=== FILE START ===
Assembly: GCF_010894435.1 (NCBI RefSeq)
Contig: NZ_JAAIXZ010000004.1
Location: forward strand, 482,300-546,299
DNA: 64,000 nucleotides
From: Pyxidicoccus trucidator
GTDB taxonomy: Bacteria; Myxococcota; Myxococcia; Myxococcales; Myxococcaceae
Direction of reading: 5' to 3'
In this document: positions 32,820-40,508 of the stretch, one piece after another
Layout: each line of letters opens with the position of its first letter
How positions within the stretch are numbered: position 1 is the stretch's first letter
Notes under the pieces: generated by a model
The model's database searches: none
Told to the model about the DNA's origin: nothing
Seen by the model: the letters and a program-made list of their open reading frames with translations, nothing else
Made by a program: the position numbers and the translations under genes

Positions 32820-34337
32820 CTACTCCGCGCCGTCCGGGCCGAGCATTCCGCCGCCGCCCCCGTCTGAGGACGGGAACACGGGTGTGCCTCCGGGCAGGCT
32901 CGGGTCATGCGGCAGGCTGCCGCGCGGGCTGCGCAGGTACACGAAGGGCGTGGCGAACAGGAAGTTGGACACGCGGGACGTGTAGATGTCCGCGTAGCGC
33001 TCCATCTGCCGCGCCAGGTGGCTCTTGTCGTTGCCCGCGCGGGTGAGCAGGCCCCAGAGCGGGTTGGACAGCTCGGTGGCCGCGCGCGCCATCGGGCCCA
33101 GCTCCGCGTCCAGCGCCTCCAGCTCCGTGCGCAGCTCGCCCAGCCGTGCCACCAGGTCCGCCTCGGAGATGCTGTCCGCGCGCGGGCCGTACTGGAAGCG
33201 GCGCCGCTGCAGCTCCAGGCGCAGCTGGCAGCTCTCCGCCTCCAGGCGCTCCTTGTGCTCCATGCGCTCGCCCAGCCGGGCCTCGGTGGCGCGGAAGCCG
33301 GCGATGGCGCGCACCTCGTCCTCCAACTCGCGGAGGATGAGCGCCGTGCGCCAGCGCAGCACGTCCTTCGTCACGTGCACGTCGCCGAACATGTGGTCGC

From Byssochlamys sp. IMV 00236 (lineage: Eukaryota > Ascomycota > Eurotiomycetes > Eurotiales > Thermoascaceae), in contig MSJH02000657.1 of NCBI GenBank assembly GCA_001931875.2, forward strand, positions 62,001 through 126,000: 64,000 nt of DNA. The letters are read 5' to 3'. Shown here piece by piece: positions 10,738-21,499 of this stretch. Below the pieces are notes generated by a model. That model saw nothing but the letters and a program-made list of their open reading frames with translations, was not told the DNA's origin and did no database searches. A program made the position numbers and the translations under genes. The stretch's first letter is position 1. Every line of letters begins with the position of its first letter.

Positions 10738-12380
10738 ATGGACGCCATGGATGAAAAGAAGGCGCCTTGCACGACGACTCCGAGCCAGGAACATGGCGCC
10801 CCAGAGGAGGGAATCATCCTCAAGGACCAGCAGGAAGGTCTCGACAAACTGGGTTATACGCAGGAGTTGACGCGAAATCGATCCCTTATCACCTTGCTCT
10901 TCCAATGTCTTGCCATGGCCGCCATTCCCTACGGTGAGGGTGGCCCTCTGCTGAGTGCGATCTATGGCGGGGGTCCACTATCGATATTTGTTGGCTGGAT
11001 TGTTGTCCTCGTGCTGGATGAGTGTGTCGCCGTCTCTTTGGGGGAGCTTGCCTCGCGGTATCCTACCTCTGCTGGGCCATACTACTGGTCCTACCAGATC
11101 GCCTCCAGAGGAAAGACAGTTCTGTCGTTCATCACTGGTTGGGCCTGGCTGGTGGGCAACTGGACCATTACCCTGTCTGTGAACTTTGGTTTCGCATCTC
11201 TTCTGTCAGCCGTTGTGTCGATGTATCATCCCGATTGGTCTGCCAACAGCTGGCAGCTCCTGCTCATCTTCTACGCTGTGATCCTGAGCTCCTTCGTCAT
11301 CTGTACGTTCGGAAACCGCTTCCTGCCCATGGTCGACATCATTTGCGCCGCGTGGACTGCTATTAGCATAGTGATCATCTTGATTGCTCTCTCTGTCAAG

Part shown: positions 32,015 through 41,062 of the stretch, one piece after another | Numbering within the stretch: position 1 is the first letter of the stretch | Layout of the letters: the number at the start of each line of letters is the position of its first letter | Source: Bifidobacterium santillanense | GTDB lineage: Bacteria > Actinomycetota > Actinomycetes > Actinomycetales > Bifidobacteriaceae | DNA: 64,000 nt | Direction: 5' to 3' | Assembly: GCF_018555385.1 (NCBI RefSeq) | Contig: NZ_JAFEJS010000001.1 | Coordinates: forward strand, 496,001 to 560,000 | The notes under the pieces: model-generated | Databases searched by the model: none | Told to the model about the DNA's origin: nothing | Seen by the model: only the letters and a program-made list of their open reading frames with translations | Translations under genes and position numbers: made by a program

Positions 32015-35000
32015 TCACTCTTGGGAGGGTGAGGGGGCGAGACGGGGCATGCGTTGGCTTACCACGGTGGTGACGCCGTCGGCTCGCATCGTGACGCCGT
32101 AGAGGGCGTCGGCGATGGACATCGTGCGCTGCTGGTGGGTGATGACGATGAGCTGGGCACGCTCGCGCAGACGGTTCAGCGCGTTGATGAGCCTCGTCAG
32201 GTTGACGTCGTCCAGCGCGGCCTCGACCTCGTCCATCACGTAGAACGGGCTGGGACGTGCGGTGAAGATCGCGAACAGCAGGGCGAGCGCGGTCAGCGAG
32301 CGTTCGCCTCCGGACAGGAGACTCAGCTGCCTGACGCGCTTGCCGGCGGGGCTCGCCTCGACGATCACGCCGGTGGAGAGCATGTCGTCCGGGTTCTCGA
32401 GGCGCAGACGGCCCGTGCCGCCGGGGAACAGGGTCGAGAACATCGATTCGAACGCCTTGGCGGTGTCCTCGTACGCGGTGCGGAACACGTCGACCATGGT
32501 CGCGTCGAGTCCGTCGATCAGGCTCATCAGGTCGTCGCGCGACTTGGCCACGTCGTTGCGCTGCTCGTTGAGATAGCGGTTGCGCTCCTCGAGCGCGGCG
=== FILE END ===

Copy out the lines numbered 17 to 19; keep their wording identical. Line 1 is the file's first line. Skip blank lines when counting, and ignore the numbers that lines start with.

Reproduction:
32820 CTACTCCGCGCCGTCCGGGCCGAGCATTCCGCCGCCGCCCCCGTCTGAGGACGGGAACACGGGTGTGCCTCCGGGCAGGCT
32901 CGGGTCATGCGGCAGGCTGCCGCGCGGGCTGCGCAGGTACACGAAGGGCGTGGCGAACAGGAAGTTGGACACGCGGGACGTGTAGATGTCCGCGTAGCGC
33001 TCCATCTGCCGCGCCAGGTGGCTCTTGTCGTTGCCCGCGCGGGTGAGCAGGCCCCAGAGCGGGTTGGACAGCTCGGTGGCCGCGCGCGCCATCGGGCCCA